"Wherever I hit in the lineup, I would always try to hit a homer in certain situations or in certain counts. That's just how I do it. I'm not going to change up my game," he said. "Same thing goes for hitting in ballparks. I'm not going to try and change my game hitting in Fenway rather than hitting in Detroit. I'm just going to go with what my strength is. It just works out that way."
"It can be because the wall is right there, but you never know what sparks a hitter," said Red Sox hitting coach Greg Colbrunn. "You never know if he sees the ball great there, or is it the ballpark itself. The background. How he feels in the box. There's a lot of different factors that can play into it, so hopefully he sees the ball really well and the wall is just part of his game."
TAKING ADVANTAGE OF THE OPPOSITION
It's all well and good if the offense hits the ball in the right place. But it won't make any difference unless the Red Sox pitchers pitch better than they did at home in '12. Last season, the Sox hurlers totaled the seventh-worst home ERA (4.75) of any group in the majors.
Run-prevention is equally as important as the pros and cons of a left-field wall.
"I don't think slugging percentage at home is the difference-maker," said Red Sox second baseman Dustin Pedroia. "Last year we lost 93 games, so obviously we didn't play that well at home, but we didn't play that well on the road, either."
So, besides the obvious quest for better overall performance, Red Sox pitchers can subtlety take advantage of those who might be less knowledgable when it comes to the ins and outs of hitting at Fenway.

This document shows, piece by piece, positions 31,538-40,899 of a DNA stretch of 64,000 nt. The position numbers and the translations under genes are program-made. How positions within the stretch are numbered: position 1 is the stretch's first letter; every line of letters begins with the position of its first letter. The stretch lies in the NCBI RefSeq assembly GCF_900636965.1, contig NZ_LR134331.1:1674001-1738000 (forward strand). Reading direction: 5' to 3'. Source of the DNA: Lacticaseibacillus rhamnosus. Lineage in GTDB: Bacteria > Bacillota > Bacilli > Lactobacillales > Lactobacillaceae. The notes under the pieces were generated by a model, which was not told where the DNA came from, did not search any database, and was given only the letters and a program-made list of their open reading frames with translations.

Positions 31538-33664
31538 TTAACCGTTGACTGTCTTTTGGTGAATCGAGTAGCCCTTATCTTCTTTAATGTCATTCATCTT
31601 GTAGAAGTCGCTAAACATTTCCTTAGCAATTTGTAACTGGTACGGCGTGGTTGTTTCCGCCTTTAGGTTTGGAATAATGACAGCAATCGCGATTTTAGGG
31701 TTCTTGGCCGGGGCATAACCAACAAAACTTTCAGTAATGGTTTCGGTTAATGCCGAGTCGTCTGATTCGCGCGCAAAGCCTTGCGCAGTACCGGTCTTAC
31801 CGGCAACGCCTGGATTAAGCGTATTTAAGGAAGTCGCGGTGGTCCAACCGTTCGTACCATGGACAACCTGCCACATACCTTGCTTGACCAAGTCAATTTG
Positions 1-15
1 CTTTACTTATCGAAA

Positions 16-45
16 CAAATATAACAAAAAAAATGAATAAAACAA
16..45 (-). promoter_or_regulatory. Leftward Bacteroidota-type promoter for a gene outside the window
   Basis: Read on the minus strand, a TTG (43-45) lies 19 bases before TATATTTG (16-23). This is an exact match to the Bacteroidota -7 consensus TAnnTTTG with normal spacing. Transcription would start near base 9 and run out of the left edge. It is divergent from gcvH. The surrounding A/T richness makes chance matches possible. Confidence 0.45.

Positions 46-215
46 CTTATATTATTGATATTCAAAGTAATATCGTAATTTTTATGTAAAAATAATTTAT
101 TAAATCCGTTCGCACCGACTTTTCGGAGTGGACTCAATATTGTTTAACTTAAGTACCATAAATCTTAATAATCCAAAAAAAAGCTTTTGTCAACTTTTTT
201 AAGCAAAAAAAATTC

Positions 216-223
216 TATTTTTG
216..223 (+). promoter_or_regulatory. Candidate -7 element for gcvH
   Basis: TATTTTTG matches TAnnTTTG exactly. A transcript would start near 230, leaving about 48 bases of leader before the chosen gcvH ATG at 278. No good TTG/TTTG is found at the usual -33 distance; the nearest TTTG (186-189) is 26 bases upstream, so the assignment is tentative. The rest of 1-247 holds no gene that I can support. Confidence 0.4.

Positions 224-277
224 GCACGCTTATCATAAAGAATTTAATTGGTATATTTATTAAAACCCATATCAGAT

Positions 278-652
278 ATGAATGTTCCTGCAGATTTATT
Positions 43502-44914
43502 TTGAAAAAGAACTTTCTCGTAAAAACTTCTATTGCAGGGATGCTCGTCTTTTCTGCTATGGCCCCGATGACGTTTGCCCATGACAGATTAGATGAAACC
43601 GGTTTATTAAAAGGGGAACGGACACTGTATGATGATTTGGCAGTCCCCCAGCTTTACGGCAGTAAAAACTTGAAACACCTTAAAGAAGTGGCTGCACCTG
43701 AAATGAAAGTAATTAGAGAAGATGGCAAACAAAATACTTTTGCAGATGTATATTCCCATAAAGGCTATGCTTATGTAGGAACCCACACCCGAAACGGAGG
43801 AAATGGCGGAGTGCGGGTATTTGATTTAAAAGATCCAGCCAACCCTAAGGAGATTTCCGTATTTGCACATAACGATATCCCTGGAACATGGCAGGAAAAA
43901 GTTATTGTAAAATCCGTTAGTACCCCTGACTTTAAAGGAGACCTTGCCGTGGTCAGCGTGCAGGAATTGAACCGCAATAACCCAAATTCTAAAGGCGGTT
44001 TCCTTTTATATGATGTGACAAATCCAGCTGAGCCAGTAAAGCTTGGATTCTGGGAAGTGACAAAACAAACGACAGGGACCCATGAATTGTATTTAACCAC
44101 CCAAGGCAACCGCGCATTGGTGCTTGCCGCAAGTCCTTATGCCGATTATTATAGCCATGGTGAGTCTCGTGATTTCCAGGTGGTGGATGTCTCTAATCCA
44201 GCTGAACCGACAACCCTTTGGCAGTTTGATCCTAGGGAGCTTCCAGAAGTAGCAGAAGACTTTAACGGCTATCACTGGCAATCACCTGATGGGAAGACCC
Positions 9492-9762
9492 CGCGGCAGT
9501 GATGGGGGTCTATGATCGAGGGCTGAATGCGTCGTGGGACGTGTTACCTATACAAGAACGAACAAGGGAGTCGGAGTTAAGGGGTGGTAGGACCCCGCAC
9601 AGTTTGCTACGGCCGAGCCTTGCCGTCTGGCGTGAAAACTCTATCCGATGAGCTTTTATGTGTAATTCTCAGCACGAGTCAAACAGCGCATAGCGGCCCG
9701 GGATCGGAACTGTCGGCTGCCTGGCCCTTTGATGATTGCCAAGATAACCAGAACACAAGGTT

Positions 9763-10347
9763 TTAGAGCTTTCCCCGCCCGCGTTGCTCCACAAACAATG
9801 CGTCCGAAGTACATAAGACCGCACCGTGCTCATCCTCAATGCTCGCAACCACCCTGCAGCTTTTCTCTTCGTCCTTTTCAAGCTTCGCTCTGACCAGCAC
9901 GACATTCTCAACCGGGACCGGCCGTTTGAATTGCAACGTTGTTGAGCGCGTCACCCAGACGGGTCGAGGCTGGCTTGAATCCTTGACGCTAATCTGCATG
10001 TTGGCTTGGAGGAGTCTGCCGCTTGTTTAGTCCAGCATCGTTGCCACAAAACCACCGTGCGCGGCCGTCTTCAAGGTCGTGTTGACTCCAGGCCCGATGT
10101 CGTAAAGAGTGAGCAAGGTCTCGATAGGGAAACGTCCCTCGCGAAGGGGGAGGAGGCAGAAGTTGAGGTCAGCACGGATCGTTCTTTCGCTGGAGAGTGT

In short, it's important to thrive on hitters' greed.
"Teams approaches change when they comes to Fenway, and I feel like we can exploit that," said Red Sox third baseman Will Middlebrooks. "Even [Albert] Pujols says when he comes to Fenway he tries to pull the ball, so of course we're going to go soft away on guys so they pull off balls. That's why I get a lot of ground balls at home, because a lot of guys pull off balls and hit little ground balls to me. … Guys come to Fenway, hit a few out and feel pretty good about themselves, but a lot of them leave feeling really bad about themselves."
"You see opposing players do it a lot," Pedroia said. "They get out and try to hook balls and end up grounding out to third and short a lot, swinging and missing, out in front of offspeed."
DON'T BE SOMEONE YOU'RE NOT